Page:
Cuts to childcare support alone will leave families up to £1500 a year worse off.
Families up and down the country will today (Wednesday) start to feel the real impact of this Tory-led Government’s decision to cut too deep and too fast as cuts to tax credits, childcare support and child benefit start to take hold.
With family budgets already squeezed by January’s VAT increase and rising inflation Labour is warning that today’s measures will add to the growing squeeze on millions of families on low and middle incomes – with women and families with children being hardest hit.
In what Shadow Chancellor Ed Balls is calling a “Black Wednesday for millions of families across Britain” a raft of changes will take effect today:
In an article for the Labour Uncut website today Ed Balls MP, Labour’s Shadow Chancellor, says:
“Today will be a Black Wednesday for millions of families across Britain.
“David Cameron promised to lead the most family-friendly government ever and George Osborne said we’re all in this together. So why are their changes to tax and benefits coming into force today hitting women harder than men and taking so much support from children, with families on low and middle incomes being hit the hardest of all?
“We’ve been through a global financial crisis – not a recession made in Britain. And like every major economy in the world we now have a big challenge to get the deficit down. So there have to be tough decisions including some spending cuts and fair tax rises like the 50p top rate of tax for the richest and the national insurance rise we proposed last year.
“But as we have consistently argued, by making a political choice to cut the deficit further and faster than any other major country George Osborne is going too deep and too fast and putting jobs and growth at risk. And he is doing so in an unfair way, giving the banks a tax cut this year while low and middle income families are hit hard.”
“All this pain, all in one go, aimed at families with children, is not just deeply unfair it will hamper our economy too. By going too deep and too fast George Osborne is damaging consumer confidence – which is now at a near 20 year low – and holding back an economy which should be growing strongly this year. The government is now set to spend over £12 billion more on benefits than it planned in the autumn. This creates a vicious circle because the higher unemployment and slower growth now forecast means the government is actually set to borrow £46 billion more over the coming years.”
Analysis by the House of Commons Library for Fiona O’Donnell MP has found that the changes coming in today, combined with the Government's VAT rise, will cost a family with three children – and each parent earning £26,000 – over £1,700 a year. This is equivalent to around 5p extra on the basic rate of income tax.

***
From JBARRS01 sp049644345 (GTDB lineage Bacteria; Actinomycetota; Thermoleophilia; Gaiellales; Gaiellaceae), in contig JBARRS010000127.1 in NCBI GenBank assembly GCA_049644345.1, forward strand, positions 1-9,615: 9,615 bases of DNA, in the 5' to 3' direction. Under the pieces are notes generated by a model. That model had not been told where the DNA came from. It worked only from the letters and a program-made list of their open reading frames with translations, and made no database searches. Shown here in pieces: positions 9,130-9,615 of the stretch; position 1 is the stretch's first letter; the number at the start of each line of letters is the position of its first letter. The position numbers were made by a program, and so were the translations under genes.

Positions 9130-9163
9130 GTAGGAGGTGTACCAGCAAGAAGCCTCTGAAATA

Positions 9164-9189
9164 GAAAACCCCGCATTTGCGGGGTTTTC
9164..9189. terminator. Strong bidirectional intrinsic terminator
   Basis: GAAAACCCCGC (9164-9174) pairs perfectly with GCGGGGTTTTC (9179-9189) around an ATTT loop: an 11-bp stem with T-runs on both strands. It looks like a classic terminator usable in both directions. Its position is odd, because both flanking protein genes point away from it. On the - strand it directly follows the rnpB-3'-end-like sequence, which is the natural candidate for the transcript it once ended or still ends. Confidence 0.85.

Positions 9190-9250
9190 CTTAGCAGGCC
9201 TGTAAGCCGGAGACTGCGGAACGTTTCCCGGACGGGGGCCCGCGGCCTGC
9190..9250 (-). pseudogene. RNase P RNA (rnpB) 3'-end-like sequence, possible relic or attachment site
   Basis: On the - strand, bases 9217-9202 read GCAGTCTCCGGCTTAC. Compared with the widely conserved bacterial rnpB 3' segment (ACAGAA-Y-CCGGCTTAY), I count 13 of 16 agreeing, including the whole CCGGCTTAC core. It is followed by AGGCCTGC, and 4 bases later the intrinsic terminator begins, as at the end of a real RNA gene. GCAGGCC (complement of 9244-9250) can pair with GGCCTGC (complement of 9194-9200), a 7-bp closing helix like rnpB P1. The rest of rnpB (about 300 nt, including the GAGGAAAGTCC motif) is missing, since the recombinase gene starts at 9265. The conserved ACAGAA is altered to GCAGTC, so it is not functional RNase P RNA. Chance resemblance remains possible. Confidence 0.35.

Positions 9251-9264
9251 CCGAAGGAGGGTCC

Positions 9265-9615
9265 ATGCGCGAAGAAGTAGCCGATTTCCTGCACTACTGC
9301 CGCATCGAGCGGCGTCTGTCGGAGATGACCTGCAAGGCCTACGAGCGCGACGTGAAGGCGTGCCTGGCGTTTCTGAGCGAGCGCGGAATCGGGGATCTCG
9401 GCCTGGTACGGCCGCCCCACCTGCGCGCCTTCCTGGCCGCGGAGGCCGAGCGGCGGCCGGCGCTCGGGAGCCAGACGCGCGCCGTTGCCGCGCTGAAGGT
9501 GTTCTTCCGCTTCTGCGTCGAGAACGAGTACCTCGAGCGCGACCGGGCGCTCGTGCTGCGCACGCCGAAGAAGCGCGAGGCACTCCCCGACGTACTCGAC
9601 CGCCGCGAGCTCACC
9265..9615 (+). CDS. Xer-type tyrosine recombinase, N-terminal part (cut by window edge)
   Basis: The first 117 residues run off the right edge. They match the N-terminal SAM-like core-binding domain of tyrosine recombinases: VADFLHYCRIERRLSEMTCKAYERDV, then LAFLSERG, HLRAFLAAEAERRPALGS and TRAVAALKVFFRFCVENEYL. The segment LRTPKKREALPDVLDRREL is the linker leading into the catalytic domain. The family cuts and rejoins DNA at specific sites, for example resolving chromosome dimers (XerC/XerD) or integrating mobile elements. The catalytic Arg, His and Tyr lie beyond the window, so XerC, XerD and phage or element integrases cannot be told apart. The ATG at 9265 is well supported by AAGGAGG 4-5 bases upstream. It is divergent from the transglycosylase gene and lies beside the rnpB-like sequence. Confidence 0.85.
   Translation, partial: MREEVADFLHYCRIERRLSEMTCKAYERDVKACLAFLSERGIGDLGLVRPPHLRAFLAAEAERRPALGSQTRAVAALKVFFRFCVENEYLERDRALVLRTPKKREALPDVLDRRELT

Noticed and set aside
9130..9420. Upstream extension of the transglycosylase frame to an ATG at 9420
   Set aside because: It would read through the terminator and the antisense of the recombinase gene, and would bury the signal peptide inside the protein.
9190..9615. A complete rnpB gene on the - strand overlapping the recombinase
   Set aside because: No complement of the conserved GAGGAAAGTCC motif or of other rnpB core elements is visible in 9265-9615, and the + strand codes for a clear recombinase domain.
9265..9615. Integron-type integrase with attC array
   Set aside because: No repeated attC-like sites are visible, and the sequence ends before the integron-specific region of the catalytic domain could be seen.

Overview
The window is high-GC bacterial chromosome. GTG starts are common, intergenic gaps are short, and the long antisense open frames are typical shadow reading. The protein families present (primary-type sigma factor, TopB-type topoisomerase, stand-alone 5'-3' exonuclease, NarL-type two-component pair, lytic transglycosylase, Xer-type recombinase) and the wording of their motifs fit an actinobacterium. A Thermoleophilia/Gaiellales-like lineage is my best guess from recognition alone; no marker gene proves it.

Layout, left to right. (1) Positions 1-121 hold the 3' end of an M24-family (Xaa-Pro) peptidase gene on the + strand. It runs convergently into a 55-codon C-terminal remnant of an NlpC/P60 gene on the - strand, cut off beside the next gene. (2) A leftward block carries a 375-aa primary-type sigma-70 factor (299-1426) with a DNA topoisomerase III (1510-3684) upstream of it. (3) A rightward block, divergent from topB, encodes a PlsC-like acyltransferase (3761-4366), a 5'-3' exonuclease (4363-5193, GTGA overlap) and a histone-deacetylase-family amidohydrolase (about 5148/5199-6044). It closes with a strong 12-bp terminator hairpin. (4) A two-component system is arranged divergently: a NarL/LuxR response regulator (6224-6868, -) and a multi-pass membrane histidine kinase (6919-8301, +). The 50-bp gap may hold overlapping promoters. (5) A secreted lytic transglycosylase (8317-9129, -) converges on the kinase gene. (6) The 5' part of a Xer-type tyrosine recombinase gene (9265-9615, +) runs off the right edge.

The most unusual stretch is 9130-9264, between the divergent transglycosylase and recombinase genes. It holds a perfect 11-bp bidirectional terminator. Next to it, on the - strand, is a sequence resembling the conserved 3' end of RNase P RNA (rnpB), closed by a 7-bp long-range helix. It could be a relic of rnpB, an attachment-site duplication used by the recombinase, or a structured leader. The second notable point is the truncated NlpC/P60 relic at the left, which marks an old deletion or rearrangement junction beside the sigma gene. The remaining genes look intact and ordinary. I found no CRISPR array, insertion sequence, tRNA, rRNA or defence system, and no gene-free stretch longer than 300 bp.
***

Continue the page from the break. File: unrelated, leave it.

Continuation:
Amongst these changes is the decision – announced in last October’s Spending Review – to reduce the amount of childcare costs paid through the Working Tax Credit. Independent research by the Resolution Foundation has found that this benefit is claimed by 450,000 households – most of which are on incomes of £30,000 or lower. Almost two thirds of those who claim the support are lone parents.
They will lose on average £436 a year as a result of this change alone. In London, families will lose over £600 a year on average. For some families with two or more children it could be up to £1560 lost.
On the cuts to childcare support Ed Balls MP added:
“This little noticed change will have a huge impact on hundreds of thousands of families, but particularly women with children who work part time and on low pay. But cuts to childcare support make no sense at all if it simply makes it harder for parents to go out to work – as the Office for Budget Responsibility has warned – and so ends up costing the taxpayer more.
“Once again we can expect Nick Clegg to this week trumpet an income tax cut for some on lower incomes as a key achievement of the coalition. But the truth is that the increase in the personal allowance is a fig-leaf for what’s really happening to families. As the Institute for Fiscal Studies has said the government is giving a little with one hand, but taking much more away with lots of other hands.
“So we should remind Nick Clegg that it’s more than offset by the Tory VAT rise he himself campaigned against a year ago – which the Treasury says will cost a family with children an average of £450 a year – and all the other changes coming into effect today.”